• Plastic surgery centers

CRNAs are also the sole anesthesia providers in nearly all rural hospitals and the main providers of anesthesia for the US Armed Forces.

CRNA Salary and Job Outlook

While the process involved in becoming a CRNA may seem intimidating and costly, CRNAs are among the highest-paid nurses

CRNAs make $205,770 a year on average, with those working in outpatient care centers making $246,980 a year. 

This job is also in high demand and is expected to grow 4.4% in the next decade, with over 45,000 job openings. 

Highest Paying States for Nurse Anesthetists

For those interested in making the most money, here are the top-paying states for CRNAs:

Salary Annual Salary
New Jersey $287,792
Wisconsin $281,056
Alaska $274,100
Massachusetts $273,729
Oregon $272,846
Washington $272,833
North Dakota $272,105
New Mexico $270,272
Minnesota $266,916
Hawaii $266,694
Ohio $260,773
Colorado $260,630
Nevada $259,168
New York $257,603
South Dakota $257,168
Rhode Island $252,721
Iowa $252,191

Salary Annual Salary
Vermont $251,022
Connecticut $250,058
Tennessee $248,985
Utah $247,050
Delaware $246,296
Mississippi $245,822
Virginia $243,259
Illinois $240,879
Maryland $238,659
California $236,233
Pennsylvania $236,003
Nebraska $233,943
Louisiana $233,034
Missouri $231,499
Kansas $231,355
Maine $231,170
South Carolina $229,297

Salary Annual Salary
New Hampshire $229,266
Oklahoma $226,556
Wyoming $226,061
Idaho $225,651
North Carolina $224,565
Texas $223,828
Indiana $223,391
Arizona $218,772
Kentucky $216,829
Michigan $215,877
Montana $215,475
Alabama $212,786
Arkansas $205,546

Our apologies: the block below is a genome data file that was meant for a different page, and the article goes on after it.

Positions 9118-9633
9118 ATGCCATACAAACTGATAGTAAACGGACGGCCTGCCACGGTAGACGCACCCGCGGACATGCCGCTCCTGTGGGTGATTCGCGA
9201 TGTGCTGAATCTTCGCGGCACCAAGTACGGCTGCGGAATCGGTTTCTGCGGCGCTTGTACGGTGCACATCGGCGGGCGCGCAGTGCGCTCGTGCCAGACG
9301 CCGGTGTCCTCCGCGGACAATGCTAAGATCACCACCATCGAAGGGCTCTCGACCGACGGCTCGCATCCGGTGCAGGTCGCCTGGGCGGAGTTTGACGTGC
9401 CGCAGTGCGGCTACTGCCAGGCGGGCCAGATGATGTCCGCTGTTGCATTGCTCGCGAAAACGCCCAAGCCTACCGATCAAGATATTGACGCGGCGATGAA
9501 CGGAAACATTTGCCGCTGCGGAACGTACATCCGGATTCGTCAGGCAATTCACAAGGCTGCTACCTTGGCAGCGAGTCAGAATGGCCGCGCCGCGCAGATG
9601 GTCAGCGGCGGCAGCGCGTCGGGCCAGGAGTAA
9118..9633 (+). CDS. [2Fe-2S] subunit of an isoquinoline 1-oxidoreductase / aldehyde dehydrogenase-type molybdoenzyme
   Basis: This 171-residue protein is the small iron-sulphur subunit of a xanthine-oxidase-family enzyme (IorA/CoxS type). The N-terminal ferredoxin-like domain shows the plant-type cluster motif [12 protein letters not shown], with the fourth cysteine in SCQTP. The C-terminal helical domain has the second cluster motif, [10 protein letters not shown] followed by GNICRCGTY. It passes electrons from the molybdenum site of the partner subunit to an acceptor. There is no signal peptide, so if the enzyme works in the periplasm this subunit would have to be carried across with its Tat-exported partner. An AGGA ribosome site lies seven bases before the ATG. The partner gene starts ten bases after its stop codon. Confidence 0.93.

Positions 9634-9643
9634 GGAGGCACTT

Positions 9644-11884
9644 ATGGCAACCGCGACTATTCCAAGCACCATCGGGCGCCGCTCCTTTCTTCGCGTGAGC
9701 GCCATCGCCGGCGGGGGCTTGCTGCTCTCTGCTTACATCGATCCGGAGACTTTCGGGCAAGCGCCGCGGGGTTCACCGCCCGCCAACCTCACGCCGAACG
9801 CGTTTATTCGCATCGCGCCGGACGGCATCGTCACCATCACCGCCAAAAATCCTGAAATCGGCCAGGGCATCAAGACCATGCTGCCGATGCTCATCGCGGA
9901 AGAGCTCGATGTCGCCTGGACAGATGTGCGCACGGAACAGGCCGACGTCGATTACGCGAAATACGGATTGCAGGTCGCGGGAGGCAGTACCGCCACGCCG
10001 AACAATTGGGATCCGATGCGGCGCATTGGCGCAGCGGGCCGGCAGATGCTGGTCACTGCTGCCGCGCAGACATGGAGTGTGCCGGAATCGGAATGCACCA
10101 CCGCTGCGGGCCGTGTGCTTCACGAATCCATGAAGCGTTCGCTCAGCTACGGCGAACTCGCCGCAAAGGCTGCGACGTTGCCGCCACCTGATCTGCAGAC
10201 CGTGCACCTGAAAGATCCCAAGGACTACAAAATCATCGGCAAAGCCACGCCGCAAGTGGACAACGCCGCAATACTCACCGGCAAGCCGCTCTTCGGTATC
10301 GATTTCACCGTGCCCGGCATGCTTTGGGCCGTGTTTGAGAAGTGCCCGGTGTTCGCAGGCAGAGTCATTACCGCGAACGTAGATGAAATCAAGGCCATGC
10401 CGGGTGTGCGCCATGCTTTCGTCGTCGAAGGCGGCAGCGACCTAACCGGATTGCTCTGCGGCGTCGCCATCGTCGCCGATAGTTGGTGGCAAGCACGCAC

Georgia $198,229
West Virginia $182,269
Florida $175,433

How Long Does It Take to Finish Nurse Anesthetist School?

Depending on the type of degree you pursue, it typically takes 24-36 months to finish nurse anesthetist school. Master of Science in Nursing (MSN)-level nurse anesthetist programs typically take 24-29 months to complete, while Doctor of Nursing Practice (DNP)-level programs usually take 36 months to complete.

Where Does CRNA Usually Work?

Nurse anesthetists can be found in hospitals, doctor's offices, and even the military. They help manage pain wherever it's needed. You'll often see them in operating rooms, giving anesthesia to surgery patients. They're also crucial in emergencies, helping with breathing and sedation. Plus, they relieve pain during childbirth and other conditions needing nerve blocks.

Top 10 Schools with CRNA Programs

Here is a table showing the top 10 schools with CRNA programs. 

School Location Acceptance Rate Tuition Fees
Uniformed Services University of the Health Sciences Bethesda, MD 61% No tuition fee. Graduates will work instead.
University of Pittsburgh Pittsburgh, PA 49.2% $20,154 per year
Baylor College Houston, TX 50.9% $54,844 per year
University of Iowa Iowa City, IA 84.7% $10,964 per year for Iowa residents
Virginia Commonwealth University Richmond, VA 91% $12,850 per year

School Location Acceptance Rate Tuition Fees
Duke University Durham, NC 5.1% $31,725.00 per year